1. Post
          Author

          Hey Kaya, the group I am referring to is a facebook group that I am trying to put together (https://www.facebook.com/groups/mushroomgrowers)- if you don’t have Facebook, don’t worry about it we can still connect through email ect….

          It sounds like you are on the right track. I use the same metal jar lids with a hole and poly stuffing. I almost never have contamination if I am sterilizing for 90 minutes at 15 PSI. I am guessing you cultures are contaminated or it is becoming contaminated while you are inoculating the grain. The jar lids do not have to be all that tight, not sure why they are seizing up on you? Maybe try a different style of jar? Is it the gasket part or the actual ring that is tough to remove? If it is the lid, you could try putting it on metal side down, this usually makes it easier to remove. Hope that helps!

          1. Thanks for the response Tony! Let’s see…my sawdust spawn distributor just informed me that it is not a good idea to go from sawdust to grain. I’m not sure why. So the master sawdust bags are not showing any sign of green mold or bacteria, but the inoculated jars are showing signs of both. These results in from the 13 psi for 2 hours. I’m letting a warm blue oyster run right now that was sterilized for 90 at 15 psi. half the jars have been inoculated and the other were not to. Maybe this will elucidate the source of the contamination. How do you recommend cleaning out the contaminated jars? Should I soak them in diluted bleach and replace the poly filters (not sure what concentration would work here)? Furthermore, I run an ionizing hepa filter in my lab as well 24/7, but do you have a suggestion for deep cleaning the lab? A fellow brewer recommended using Detol and/or vinegar. I also have an central AC duct that cools the lab area…not sure if this is a corhigeable source of contamination either.

            I have been tightening the wide mouth jars as much as I can before putting them in the canner. Perhaps to the point of resistance and then a slight twist more will do the trick. I recently purchased filter disks and will be cutting them up into little wedges and then adhering them to autoclavable plastic lids. With the remainder of my sawdust spawn (pink, blue, and gold oyster) I plant on directly inoculating straw without expanding on grain, then doing tissue cultures from the fruit, then onto grain/popcorn to start my own grain cultures.

            I am a little frustrated with my failed grain spawn attempts, but I guess this is part of the learning curve, and will prove tremendously rewarding when accomplished.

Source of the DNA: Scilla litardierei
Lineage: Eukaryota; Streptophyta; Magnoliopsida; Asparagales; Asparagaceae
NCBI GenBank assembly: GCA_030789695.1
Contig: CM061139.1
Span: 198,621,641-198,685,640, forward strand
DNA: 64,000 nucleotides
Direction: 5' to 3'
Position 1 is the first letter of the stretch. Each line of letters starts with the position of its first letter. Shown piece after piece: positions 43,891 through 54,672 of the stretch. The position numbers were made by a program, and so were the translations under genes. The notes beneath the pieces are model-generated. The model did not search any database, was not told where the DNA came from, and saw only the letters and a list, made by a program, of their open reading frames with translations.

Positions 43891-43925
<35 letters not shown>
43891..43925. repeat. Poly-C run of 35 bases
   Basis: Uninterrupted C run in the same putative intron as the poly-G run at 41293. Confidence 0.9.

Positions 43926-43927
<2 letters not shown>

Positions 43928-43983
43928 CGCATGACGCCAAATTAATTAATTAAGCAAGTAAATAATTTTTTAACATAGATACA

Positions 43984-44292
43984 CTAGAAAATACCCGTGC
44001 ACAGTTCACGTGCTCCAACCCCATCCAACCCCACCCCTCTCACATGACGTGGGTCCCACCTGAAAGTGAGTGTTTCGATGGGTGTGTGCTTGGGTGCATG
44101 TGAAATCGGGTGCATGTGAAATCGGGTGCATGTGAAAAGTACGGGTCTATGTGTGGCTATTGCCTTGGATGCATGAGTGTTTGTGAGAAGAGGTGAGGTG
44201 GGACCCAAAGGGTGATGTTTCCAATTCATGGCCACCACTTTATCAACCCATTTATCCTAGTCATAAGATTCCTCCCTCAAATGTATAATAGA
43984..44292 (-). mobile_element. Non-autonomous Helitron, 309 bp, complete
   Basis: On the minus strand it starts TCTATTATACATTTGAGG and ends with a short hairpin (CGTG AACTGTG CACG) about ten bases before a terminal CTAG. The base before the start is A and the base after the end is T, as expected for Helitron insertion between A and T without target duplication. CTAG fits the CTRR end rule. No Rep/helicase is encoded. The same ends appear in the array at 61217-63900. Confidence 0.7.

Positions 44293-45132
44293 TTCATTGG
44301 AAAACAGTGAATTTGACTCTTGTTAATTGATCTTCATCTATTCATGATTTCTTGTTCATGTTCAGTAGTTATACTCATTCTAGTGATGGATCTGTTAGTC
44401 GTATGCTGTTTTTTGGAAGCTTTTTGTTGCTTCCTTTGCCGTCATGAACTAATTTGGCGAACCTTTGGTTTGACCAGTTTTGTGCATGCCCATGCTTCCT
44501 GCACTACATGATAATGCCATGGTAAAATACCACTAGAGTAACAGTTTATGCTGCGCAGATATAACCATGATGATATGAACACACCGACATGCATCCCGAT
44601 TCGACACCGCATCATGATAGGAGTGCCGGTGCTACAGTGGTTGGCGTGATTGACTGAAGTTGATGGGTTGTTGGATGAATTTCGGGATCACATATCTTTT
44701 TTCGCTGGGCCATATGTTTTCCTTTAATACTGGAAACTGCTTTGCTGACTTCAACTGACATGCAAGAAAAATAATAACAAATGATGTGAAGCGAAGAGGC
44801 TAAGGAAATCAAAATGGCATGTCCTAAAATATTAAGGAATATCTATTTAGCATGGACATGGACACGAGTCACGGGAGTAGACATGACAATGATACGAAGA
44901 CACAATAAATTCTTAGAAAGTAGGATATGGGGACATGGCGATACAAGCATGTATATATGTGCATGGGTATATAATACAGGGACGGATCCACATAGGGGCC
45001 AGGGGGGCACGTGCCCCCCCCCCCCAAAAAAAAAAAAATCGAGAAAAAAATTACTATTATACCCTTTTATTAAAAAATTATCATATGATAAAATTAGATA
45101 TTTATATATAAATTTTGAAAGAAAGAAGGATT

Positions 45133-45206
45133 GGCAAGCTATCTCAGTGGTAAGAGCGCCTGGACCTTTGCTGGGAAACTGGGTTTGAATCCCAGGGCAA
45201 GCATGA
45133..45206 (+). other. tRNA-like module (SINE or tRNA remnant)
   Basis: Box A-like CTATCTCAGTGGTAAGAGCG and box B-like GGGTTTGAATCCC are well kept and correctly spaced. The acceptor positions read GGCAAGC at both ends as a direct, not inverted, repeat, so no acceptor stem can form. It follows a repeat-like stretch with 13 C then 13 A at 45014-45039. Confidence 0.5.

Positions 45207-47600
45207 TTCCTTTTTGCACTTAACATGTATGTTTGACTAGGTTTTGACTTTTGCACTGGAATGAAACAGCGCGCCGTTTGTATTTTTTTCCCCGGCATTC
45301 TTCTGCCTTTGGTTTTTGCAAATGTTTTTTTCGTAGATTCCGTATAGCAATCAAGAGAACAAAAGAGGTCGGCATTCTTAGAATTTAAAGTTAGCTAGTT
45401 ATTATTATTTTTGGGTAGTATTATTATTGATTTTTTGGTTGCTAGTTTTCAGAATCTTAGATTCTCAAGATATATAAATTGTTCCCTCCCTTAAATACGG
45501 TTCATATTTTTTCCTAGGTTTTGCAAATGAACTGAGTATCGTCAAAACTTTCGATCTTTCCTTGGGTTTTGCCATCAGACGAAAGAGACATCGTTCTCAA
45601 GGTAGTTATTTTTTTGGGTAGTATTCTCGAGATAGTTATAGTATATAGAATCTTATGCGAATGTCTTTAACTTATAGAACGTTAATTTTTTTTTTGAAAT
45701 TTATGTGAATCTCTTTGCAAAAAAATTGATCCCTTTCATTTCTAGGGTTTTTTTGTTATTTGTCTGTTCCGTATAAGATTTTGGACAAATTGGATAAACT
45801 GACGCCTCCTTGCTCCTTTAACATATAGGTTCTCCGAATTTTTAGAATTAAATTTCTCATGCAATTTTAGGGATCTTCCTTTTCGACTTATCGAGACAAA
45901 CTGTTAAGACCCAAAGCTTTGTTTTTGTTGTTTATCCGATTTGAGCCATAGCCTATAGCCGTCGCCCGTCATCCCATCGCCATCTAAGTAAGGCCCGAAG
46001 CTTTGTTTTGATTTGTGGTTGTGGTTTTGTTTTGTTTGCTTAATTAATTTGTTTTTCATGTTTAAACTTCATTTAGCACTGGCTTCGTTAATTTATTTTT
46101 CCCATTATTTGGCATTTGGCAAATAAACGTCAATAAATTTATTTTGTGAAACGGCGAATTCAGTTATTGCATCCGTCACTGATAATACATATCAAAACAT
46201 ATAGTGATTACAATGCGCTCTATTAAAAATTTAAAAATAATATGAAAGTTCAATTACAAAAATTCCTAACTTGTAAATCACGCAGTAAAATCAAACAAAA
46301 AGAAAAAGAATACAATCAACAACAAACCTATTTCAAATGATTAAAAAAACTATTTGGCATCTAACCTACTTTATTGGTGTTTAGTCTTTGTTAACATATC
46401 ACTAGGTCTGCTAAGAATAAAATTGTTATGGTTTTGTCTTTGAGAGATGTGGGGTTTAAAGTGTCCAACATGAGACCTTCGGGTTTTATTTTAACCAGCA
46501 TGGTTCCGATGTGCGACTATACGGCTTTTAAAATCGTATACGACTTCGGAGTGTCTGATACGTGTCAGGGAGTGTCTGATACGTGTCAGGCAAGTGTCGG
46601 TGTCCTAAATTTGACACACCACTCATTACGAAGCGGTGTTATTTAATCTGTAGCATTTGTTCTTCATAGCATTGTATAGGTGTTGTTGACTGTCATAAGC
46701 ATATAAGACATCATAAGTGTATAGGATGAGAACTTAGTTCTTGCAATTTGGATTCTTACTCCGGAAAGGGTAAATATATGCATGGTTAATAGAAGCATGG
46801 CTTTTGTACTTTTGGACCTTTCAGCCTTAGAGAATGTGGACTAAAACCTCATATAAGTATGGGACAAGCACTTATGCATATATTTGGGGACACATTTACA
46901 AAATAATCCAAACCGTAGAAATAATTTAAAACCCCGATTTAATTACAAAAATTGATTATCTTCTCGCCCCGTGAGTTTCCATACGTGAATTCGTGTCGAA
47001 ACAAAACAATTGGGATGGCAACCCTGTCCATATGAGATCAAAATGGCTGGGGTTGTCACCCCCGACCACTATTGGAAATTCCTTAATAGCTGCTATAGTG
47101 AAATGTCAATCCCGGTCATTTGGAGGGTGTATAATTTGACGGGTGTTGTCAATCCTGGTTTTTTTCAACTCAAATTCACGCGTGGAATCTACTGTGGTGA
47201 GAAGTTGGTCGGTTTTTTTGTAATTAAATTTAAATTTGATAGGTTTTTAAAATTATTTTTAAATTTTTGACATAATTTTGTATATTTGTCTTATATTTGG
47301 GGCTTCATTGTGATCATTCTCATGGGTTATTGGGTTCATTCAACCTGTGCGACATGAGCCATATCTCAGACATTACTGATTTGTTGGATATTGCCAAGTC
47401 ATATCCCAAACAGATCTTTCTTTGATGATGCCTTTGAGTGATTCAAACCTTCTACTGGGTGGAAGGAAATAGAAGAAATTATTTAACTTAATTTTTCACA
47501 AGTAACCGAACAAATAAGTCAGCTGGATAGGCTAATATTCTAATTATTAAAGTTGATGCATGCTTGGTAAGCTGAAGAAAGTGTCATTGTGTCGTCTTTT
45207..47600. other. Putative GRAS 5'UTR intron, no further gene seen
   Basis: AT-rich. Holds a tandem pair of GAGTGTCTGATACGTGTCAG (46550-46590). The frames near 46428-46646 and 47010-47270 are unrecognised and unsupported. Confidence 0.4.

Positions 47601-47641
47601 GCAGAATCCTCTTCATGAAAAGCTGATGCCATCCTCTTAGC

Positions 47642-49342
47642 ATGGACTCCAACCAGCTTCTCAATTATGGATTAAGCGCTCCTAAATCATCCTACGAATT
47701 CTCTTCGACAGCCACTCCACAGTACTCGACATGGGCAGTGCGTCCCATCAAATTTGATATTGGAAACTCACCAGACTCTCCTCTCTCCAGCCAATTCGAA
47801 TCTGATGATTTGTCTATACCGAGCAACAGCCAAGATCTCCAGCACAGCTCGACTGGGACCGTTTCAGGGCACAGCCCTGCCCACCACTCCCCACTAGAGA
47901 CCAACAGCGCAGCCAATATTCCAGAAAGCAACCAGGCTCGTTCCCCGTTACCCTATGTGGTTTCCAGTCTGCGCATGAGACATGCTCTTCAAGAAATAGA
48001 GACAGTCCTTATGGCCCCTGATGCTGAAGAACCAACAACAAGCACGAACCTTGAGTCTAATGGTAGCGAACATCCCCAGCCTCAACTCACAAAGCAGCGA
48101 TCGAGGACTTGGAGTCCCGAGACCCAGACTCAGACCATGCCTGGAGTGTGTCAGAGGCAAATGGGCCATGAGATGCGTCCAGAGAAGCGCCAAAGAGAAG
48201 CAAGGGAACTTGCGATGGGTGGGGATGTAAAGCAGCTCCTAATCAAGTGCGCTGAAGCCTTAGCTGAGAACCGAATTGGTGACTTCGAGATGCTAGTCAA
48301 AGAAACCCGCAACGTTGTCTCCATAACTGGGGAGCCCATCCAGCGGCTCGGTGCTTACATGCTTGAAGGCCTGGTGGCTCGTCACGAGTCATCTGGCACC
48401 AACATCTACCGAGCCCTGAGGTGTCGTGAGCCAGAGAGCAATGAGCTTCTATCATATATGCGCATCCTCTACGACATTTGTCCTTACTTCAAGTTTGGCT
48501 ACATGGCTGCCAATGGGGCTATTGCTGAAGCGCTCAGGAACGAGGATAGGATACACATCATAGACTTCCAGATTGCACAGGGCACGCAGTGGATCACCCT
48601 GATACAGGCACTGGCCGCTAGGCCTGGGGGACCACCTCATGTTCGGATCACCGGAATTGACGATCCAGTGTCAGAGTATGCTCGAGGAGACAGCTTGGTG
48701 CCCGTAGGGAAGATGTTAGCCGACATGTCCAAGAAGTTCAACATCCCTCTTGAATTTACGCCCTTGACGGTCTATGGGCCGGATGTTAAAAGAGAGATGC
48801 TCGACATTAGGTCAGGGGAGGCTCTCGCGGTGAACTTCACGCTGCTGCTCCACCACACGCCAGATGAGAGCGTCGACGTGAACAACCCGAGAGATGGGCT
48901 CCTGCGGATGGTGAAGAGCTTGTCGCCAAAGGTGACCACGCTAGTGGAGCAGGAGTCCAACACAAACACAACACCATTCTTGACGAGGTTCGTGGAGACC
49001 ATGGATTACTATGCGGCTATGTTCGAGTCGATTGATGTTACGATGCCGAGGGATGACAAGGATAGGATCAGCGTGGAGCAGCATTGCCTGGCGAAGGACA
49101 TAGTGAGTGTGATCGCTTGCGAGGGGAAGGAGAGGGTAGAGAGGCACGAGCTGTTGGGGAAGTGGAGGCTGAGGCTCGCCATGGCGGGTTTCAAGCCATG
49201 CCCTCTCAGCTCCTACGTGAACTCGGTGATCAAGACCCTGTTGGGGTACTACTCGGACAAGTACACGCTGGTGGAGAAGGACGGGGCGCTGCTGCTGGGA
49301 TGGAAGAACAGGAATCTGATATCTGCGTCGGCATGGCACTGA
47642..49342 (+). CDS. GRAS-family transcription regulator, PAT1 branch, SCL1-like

2. Post
            Author

            Good stuff! Ya I was going to say something about going from sawdust-grain not being a great idea. I have heard in the past that it is not recommended, but I am not sure why. Perhaps because there is inherent contamination that can survive on the sawdust spawn in some form, not bothering healthy mycelium, but when it gets onto nutritious grain it is allowed to proliferate. Just a guess though. I think the measures you are going through to clean you lab area might be unnecessary, as the problem is likely somewhere else. I have made make shift labs in garages, bedrooms, offices, with dogs running around ect. but as long as your main work area is clean ( and using a hood) you should be OK. On a small scale of course. It’s good to be clean, but again, your problem likely won’t be solved by deep cleaning the lab.

            For cleaning out used jars, just simply wash them with soap and water. You will be sterilizing again anyway, so they don’t have to be 100% clean. But I always replace the poly filters, not sure if that is necessary either.

            I think you will have good luck spawning directly to straw. Happy growing!

  2. Hi there and thanks for all the great info. Im just trying to get geared up for my first oyster grow. I want to use a 41qt canner. The plug-in all American. Wondering if you might know what kind of breaker to run that big canner on.
    Thanks again to fresh cap for the great info.

    1. Post
      Author

      Hey Dale,

      Thanks for reaching out! You should check the amperage draw for that canner, looking on Amazon.com, it says that the 120 V version pulls 6.88 amps. I am not an electrician, but most house circuits are 15 Amp, meaning you should be fine to run the canner, as long as there isn’t much else also pulling power on that same circuit.

      Hope that helps!